Make Dance And Drama Compulsory And Part Of The Ebacc, Says Classic FM's Darren Henley
Pupils should be made to study dance and drama up to the age of 16, amid concerns England's cultural education is still "patchy", a government-commissioned report warned on Tuesday.
The publication warns that there is a "good deal" of concern regarding how much the coalition Government values cultural education in schools and holds the introduction of the English Baccalaureate (EBacc) partly to blame.
To achieve the EBacc pupils must gain at least a C in English, maths, science, a foreign language and history or geography but does not include other arts subjects such as dance, drama, design or music.
Darren Henley, managing director of Classic FM, was asked to conduct a review of cultural education by ministers in April last year. In his report, Darren Henley, suggests including a "sixth group" within the EBacc to cover these subjects.
The findings, published on Tuesday, say: "There remains a great deal of patchiness in provision of cultural education across England."
It says that while in some places, education in the arts is "truly excellent" in others there is a "real dearth of provision" which needs to be address to bring standards up to a "universally high level" across the country.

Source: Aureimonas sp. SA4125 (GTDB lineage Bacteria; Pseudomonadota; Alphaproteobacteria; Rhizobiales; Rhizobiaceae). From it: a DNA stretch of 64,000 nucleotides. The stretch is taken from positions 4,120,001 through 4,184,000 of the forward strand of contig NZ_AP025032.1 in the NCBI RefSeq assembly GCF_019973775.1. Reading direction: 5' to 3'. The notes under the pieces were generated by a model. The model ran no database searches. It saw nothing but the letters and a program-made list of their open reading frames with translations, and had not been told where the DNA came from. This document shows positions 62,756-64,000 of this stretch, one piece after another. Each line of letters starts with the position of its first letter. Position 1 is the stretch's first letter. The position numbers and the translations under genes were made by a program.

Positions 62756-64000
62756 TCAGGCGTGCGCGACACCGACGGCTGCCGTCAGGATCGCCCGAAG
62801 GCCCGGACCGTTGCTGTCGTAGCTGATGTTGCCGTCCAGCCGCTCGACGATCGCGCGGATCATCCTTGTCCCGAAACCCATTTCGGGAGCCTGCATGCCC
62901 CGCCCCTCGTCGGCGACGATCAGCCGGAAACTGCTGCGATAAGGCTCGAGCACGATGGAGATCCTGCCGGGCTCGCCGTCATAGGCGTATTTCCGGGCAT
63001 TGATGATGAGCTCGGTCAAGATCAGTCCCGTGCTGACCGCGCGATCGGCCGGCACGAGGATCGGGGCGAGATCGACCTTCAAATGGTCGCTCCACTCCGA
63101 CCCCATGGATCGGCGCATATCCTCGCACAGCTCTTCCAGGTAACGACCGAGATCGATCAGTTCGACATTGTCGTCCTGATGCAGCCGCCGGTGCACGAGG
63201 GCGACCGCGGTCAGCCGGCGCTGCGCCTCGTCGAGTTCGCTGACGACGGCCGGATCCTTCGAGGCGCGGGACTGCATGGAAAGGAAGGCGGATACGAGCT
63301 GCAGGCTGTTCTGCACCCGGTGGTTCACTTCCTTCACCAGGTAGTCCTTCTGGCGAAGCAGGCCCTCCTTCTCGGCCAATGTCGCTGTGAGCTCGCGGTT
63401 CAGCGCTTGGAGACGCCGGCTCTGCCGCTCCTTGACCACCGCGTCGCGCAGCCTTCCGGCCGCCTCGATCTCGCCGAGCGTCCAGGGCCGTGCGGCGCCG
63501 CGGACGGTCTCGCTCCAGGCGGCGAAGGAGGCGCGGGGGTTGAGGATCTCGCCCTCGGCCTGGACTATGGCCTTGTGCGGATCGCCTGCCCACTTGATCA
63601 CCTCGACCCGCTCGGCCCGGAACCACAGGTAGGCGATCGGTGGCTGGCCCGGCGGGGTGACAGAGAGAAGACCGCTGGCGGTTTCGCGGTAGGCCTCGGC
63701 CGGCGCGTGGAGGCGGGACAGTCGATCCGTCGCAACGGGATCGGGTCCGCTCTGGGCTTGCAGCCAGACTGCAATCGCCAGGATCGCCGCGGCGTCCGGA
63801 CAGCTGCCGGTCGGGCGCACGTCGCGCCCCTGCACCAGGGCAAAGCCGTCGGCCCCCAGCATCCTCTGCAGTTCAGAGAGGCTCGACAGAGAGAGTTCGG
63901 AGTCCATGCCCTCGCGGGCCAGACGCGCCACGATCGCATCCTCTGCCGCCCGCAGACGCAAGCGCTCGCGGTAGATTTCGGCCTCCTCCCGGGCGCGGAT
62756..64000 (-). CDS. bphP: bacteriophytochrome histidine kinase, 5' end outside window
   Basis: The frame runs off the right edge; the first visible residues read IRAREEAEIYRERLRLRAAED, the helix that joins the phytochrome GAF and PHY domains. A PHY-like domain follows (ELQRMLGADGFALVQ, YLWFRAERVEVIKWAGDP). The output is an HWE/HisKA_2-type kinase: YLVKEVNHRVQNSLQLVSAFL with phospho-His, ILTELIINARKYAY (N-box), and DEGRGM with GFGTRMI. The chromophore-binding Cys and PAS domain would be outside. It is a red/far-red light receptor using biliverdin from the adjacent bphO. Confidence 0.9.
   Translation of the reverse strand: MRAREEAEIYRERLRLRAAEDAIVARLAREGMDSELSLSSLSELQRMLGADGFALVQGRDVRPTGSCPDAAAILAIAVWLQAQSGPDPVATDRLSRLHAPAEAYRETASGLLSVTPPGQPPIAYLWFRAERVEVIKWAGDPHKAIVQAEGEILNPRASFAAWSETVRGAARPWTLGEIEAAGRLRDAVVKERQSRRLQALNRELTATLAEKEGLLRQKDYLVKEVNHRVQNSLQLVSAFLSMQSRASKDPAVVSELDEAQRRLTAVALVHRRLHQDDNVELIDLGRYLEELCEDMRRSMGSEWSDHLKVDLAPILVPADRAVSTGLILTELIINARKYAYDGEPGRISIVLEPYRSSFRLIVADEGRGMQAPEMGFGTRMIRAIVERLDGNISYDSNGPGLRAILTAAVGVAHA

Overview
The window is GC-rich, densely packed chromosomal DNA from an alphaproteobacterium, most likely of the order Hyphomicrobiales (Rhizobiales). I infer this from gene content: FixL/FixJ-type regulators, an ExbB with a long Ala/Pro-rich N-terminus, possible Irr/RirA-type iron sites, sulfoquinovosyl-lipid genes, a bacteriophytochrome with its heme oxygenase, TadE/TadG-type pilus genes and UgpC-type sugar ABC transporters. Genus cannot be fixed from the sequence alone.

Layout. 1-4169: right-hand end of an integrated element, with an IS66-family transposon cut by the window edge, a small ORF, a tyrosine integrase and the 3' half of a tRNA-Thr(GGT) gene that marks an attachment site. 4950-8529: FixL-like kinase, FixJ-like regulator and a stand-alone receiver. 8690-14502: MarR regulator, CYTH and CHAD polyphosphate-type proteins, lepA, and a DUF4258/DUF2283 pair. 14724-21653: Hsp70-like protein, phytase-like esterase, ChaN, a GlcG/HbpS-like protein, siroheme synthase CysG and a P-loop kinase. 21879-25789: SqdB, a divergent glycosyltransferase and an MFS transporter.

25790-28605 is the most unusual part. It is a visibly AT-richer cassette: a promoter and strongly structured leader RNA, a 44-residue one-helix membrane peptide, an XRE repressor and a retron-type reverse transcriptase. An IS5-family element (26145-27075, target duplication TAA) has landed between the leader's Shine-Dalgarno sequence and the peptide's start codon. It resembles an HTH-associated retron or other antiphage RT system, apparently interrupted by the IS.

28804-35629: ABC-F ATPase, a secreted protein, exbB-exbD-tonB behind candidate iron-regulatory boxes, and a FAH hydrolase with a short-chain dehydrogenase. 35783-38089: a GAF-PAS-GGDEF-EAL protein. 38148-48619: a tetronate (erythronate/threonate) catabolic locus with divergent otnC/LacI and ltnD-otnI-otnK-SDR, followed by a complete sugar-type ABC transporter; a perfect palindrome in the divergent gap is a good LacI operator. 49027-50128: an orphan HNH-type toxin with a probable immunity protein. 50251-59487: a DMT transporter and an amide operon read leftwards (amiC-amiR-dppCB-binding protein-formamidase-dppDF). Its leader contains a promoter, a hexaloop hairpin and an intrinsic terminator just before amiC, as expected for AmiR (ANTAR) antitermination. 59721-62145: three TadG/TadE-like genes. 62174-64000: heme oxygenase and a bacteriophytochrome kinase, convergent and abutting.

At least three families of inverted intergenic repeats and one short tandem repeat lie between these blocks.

The report later addresses cultural education in the school curriculum, warning that these subjects risk being devalued, and losing funding, if they are removed following the current national curriculum review.
Henley also says: "There is a good deal of concern expressed in much of the evidence that I have received during the course of undertaking this review about the extent to which the coalition Government values cultural education in schools.
"The introduction of the English Baccalaureate is a significant contributory factor in causing these concerns.
"There is no suggestion in this review that the learning of cultural education subjects should be placed above the need for every single child to become proficient in reading, writing and mathematics."
The review calls on the Government to underline the importance it places on cultural education, recognising the value of gaining qualifications in these subjects.
It says: "If we are to create a generation of fully rounded individuals, then the Government should consider whether an education in at least one cultural subject (aside from English literature and history) to at least GCSE level should be mandatory.
"This could be achieved through the creation of a sixth grouping of subjects included in the English Baccalaureate. This would include cultural education subjects such as art and design, dance, drama, design technology, film studies and music.
"I would encourage the government to consider this idea when it next reviews the content of the English Baccalaureate.
"A clear signal from the coalition government that cultural education subjects, aside from English literature and history, form an important part of the curriculum, would provide a much needed boost.
"It would also send out a clear message to those schools that are concentrating their financial investment into the subject areas upon which they perceive they are being judged to the exclusion of all others.